I recently had a chance to do one of my favorite (and my students’ *least* favorite) things: talk about words in math class. Math words. I also had the opportunity to use one of my favorite math-teacher-type resources: a dictionary. I don’t mean the glossary out of a math book, or a page from Wolfram MathWorld, or any one of the approximately 10.5 million web results (as of this writing) that the Google spits out when prompted with “math” + “dictionary.” I’m talking about a good, old fashioned English dictionary, one of three left in my room by the previous English-teaching occupant: *Webster’s Ninth New Collegiate*, circa 1989.

Let me bracket this entire discussion by saying that I in no way endorse the use of English dictionaries for math definitions. They’re horrible. Even more horrible, if that’s possible, than math texts. For instance, I die a tiny little death every time I see the phrase “straight line.” But where dictionaries really shine, and where textbooks are almost wholly silent, is in etymology. So the other day, instead of doing an activity titled (really) *Investigation: An Asym…What?*, I thought it would be much more interesting for us to do a lexicographical investigation into the roots of **the asymptote**.

Asymptotes get a bad rap. They are, I think, right up there with logarithms in the category of High School Math Concepts Most Likely to Turn Your Stomach as an Adult Reflecting Upon High School Math Concepts. They’re kind of abstract, philosophically suspect, and limited to one or two sections in the average textbook. Not exactly auspicious.

And then of course there’s the name. It sounds ridiculous. Even as math teachers, we think of it primarily as a punchline. I’ll bet that you, dear reader, can currently name at least two math blogs, twitter handles, math team names, lessons, or activities that play on “asymptote.” But, like most inside jokes, it’s funny to us insiders primarily because it’s confounding to everybody else, e.g. our students. In that light, *An Asym…What? *is supremely unhelpful. After all, shouldn’t we be making math things (including words) seem *less* mysterious? So, in that spirit, wherefore “asymptote?”

Let us begin with a bird. A Greek bird. Upon that bird you will likely find a **wing** [*pteron*]. Upon that wing you might find feathers, which are wont **to** **fall** [*piptein*] from time to time. With such concepts established, you might then want to consider, in a particularly lovely and poetic way, what happens when two things come **together** [*sym*]. In fact, you might say they “fall together,” which is to say that they **meet** [*sympiptein*]. You might then inflect that infinitive to capture the idea of **meeting** [*symptotos*]. And, naturally, since you have a prefix that denotes **without** or **not** [*a-*], you can succinctly capture the idea of **not meeting** [*asymptotos*].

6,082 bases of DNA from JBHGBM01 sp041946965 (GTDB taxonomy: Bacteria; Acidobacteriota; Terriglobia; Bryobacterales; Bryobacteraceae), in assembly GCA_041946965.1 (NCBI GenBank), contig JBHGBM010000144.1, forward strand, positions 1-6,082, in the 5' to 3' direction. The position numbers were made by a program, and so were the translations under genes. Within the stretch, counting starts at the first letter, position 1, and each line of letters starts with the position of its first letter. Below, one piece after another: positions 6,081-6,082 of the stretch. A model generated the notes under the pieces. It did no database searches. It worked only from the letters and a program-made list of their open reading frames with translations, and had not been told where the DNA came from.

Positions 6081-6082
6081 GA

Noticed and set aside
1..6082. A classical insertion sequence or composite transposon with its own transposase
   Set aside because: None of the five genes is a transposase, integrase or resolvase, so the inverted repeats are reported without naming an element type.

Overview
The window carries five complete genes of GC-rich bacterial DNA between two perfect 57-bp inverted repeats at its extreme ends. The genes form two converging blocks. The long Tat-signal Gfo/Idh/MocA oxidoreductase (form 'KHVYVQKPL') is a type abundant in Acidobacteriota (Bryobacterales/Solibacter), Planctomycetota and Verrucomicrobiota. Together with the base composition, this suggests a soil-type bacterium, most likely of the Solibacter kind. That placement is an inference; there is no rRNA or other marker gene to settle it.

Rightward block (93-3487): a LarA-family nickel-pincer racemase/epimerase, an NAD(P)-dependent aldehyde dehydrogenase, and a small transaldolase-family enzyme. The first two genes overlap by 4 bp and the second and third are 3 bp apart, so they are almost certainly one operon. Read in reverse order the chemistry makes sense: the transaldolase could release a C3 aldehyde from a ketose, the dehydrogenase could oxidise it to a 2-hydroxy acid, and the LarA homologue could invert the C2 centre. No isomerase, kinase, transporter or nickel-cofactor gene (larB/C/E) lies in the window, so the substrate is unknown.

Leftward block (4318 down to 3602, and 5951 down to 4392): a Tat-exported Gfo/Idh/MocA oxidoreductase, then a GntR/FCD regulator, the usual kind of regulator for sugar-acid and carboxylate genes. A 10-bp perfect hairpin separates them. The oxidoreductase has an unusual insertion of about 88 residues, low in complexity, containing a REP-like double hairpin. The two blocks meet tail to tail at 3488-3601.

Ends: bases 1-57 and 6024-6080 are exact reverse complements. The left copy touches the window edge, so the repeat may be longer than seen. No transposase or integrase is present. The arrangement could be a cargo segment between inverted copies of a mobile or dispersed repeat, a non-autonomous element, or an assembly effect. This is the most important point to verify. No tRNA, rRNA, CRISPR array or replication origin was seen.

By inspecting the language with the same scientific curiosity that we loose upon the mathematics, we can demystify it. In fact, “asymptote” is an incredibly simple and apt description of precisely the feature we hope our students understand! Plus, as a bonus, that’s a freaking cool story.

SEE ALSO:

- Apothem [Gr. something laid down + away from]
- Complement [L. to fill up]
- Perimeter [Gr. to measure + around]
- Recursive [L. to run + back]
- Tangent [O.E. to touch gently]; That’s just so beautiful and intuitive that I can’t stand it.
- Vertex [L. summit,]; derived from
*to turn*. How great is*that*, Calc teachers!

If you want a visual mnemonic device for **asymptote**, here’s a video I made:

Feel free to leave suggestions for math words with cool etymologies and I’ll be happy to expand the dictionary above. Here’s one from friend and math/science teacher, Nick Feiock:

Osculating Plane:[L. to kiss] Also lovely.